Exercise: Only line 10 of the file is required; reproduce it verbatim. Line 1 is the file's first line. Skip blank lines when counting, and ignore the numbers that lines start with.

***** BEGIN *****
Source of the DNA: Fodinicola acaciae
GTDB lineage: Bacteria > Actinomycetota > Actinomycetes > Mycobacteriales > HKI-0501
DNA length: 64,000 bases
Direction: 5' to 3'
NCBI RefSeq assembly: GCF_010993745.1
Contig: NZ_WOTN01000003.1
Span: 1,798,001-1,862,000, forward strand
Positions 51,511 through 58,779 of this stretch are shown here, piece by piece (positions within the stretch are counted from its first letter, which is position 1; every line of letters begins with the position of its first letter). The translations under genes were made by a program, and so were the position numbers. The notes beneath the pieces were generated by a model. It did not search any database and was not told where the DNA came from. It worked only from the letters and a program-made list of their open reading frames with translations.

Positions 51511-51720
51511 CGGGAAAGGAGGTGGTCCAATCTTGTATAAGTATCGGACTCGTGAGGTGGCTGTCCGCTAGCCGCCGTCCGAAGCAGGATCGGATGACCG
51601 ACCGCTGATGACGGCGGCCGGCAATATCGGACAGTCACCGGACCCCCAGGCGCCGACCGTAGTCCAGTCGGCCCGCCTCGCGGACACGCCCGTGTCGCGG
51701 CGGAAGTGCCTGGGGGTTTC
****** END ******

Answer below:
51511 CGGGAAAGGAGGTGGTCCAATCTTGTATAAGTATCGGACTCGTGAGGTGGCTGTCCGCTAGCCGCCGTCCGAAGCAGGATCGGATGACCG